Because Sprint is based in my hometown of Overland Park, Kansas, I’ve got a soft spot for it and find myself rooting for the company even as it has struggled in recent years.
Still, I was surprised to hear President-elect Trump crow this week that he had convinced Sprint to create more jobs in the U.S.
“I was just called by the head people at Sprint, and they are going to be bringing 5,000 jobs back to the United States,” Trump told reporters at his Mar-a-Lago estate in Florida according to the New York Times. “They have taken them from other countries. They are bringing them back to the United States.”
A Sprint spokeswoman later clarified to the Times that the 5,000 jobs “will be a combination of newly created jobs and bringing some existing jobs back to the U.S.”
This was no doubt part of a conversation with Trump’s new chum, SoftBank CEO Masayoshi Son. A few weeks ago, Son met with Trump and promised to invest $50 billion in the U.S. to help create 50,000 jobs here.
A lot of the coverage of these claims tends to gloss over the fact that Sprint is a money-losing mess. Son had already promised to invest $16 billion in the company over two years back when Softbank acquired it in 2013 for $21 billion. He then said he would invest $6 billion in it annually. And that Softbank deal came as Sprint also acquired telecom company Clearwire.
Despite these moves, Sprint’s fortunes have continued to tumble, and the company has become significantly smaller.
Sprint had 30,000 employees as of March 2016, according to a regulatory filing. That number is sharply down from the 40,000 employees it reported having in December 2011, even more surprising given that it acquired Clearwire along the way. The filings do not give a breakdown of how many of those jobs are overseas versus in the U.S. But Sprint’s website lists 19 call centers that all appear to be in the U.S.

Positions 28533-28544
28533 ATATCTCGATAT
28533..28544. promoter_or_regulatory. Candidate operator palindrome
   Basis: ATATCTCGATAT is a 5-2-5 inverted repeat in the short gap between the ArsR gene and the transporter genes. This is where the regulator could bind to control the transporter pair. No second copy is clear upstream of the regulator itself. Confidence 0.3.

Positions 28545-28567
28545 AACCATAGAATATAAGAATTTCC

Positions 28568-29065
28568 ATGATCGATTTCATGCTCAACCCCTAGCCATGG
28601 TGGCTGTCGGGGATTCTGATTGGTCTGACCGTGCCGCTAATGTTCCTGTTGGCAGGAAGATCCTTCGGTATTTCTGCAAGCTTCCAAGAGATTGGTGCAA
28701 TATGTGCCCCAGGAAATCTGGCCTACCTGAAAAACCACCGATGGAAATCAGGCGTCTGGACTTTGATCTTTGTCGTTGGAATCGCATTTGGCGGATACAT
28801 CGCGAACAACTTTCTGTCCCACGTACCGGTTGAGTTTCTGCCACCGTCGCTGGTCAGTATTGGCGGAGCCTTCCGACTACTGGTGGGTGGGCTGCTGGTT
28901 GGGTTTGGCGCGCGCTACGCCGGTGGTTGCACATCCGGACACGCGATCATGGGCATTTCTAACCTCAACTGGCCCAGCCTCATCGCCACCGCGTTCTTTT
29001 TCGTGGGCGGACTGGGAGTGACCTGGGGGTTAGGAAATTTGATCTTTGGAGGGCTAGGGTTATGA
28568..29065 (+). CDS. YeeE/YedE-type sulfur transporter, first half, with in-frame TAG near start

The company reported annual revenues of $40.1 billion in 2007. It reported $27 billion in revenue for the fiscal year ending March 2016.
It’s not surprising that the company has been in massive cost-cutting mode, because under Son’s leadership it has posted a total of $5.4 billion in losses over the last two years.
In the press release issued after Trump’s announcement, Sprint said:
“The company anticipates these jobs will support a variety of functions across the organization, including its Customer Care and Sales teams. Sprint will begin discussions immediately with its business partners, states, and cities to determine the right locations in the U.S. to create these jobs. The company expects to fulfill this commitment by the end of its fiscal year 2017 and will provide additional details when they are available.”
It will be worth watching closely to see exactly what these jobs entail. As has been noted in the past, Sprint has followed the pattern of many major tech companies going through large restructurings, who are often still hiring even as they are firing. In Sprint’s case, many of the jobs being added back during these downsizings were retail and part-time gigs for people to push their services in stores.
“We are excited to work with President-Elect Trump and his Administration to do our part to drive economic growth and create jobs in the U.S.,” said Sprint CEO Marcelo Claure in the statement. “We believe it is critical for business and government to partner together to create more job opportunities in the U.S. and ensure prosperity for all Americans.”
Let’s hope. But until the actual details emerge, it’s fair to be abundantly skeptical when Sprint or any other company makes such promises.
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